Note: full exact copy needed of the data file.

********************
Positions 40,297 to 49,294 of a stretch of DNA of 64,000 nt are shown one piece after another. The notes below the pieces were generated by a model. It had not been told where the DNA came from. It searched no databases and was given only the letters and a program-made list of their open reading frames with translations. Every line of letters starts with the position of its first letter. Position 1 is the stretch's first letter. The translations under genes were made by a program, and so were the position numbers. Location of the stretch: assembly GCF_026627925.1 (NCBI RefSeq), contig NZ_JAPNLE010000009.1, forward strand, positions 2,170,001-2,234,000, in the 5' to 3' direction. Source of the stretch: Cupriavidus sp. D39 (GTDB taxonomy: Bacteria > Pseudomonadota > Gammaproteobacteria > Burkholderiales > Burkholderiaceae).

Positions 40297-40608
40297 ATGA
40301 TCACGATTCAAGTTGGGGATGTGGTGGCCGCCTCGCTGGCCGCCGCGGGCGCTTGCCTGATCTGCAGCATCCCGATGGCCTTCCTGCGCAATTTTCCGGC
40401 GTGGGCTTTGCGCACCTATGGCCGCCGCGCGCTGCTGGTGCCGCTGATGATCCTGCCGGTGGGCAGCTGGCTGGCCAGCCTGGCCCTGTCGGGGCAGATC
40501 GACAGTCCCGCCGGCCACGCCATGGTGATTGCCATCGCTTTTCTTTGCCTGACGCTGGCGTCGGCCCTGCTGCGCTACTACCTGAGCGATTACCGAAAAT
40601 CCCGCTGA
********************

Positions 40,297 to 49,294 of a stretch of DNA of 64,000 nt are shown one piece after another. The notes below the pieces were generated by a model. It had not been told where the DNA came from. It searched no databases and was given only the letters and a program-made list of their open reading frames with translations. Every line of letters starts with the position of its first letter. Position 1 is the stretch's first letter. The translations under genes were made by a program, and so were the position numbers. Location of the stretch: assembly GCF_026627925.1 (NCBI RefSeq), contig NZ_JAPNLE010000009.1, forward strand, positions 2,170,001-2,234,000, in the 5' to 3' direction. Source of the stretch: Cupriavidus sp. D39 (GTDB taxonomy: Bacteria > Pseudomonadota > Gammaproteobacteria > Burkholderiales > Burkholderiaceae).

Positions 40297-40608
40297 ATGA
40301 TCACGATTCAAGTTGGGGATGTGGTGGCCGCCTCGCTGGCCGCCGCGGGCGCTTGCCTGATCTGCAGCATCCCGATGGCCTTCCTGCGCAATTTTCCGGC
40401 GTGGGCTTTGCGCACCTATGGCCGCCGCGCGCTGCTGGTGCCGCTGATGATCCTGCCGGTGGGCAGCTGGCTGGCCAGCCTGGCCCTGTCGGGGCAGATC
40501 GACAGTCCCGCCGGCCACGCCATGGTGATTGCCATCGCTTTTCTTTGCCTGACGCTGGCGTCGGCCCTGCTGCGCTACTACCTGAGCGATTACCGAAAAT
40601 CCCGCTGA